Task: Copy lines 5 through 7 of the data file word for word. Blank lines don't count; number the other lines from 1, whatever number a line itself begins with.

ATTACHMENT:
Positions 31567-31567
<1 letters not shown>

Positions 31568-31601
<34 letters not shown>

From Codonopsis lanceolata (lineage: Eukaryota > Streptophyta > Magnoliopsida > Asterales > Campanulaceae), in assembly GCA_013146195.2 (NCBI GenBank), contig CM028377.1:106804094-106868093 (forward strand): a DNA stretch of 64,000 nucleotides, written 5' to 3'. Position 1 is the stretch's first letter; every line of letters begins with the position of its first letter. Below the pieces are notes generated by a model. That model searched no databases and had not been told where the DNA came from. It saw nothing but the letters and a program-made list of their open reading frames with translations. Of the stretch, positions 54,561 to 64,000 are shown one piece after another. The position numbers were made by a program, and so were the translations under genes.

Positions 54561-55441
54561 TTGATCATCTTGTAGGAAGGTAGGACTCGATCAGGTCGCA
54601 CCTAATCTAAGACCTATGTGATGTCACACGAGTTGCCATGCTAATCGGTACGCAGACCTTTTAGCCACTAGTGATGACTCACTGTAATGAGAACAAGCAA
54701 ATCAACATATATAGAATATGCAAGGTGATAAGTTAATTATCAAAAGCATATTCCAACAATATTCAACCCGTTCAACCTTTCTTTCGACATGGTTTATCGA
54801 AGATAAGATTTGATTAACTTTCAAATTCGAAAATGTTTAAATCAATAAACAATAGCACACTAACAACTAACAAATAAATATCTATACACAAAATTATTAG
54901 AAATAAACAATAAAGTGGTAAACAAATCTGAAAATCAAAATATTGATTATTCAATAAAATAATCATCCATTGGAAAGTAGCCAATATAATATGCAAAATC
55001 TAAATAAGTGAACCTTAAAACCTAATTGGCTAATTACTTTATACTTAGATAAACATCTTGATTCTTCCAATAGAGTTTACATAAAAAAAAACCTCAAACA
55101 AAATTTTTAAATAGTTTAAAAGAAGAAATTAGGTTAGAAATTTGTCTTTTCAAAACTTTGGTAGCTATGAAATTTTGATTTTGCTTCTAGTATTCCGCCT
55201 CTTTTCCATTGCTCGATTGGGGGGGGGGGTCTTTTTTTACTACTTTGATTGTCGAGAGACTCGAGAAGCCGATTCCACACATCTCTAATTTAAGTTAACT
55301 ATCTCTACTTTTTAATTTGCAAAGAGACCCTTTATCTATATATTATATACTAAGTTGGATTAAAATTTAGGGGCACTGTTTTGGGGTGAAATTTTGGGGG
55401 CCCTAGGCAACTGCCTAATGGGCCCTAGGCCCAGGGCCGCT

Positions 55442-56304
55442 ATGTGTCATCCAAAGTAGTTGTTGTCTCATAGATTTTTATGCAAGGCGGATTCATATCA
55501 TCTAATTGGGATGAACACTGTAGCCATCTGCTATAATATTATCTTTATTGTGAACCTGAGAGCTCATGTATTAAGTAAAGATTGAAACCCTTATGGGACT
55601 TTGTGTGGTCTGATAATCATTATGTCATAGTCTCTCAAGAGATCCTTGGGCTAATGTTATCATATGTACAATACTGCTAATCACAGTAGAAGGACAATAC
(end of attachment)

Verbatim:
From Codonopsis lanceolata (lineage: Eukaryota > Streptophyta > Magnoliopsida > Asterales > Campanulaceae), in assembly GCA_013146195.2 (NCBI GenBank), contig CM028377.1:106804094-106868093 (forward strand): a DNA stretch of 64,000 nucleotides, written 5' to 3'. Position 1 is the stretch's first letter; every line of letters begins with the position of its first letter. Below the pieces are notes generated by a model. That model searched no databases and had not been told where the DNA came from. It saw nothing but the letters and a program-made list of their open reading frames with translations. Of the stretch, positions 54,561 to 64,000 are shown one piece after another. The position numbers were made by a program, and so were the translations under genes.

Positions 54561-55441
54561 TTGATCATCTTGTAGGAAGGTAGGACTCGATCAGGTCGCA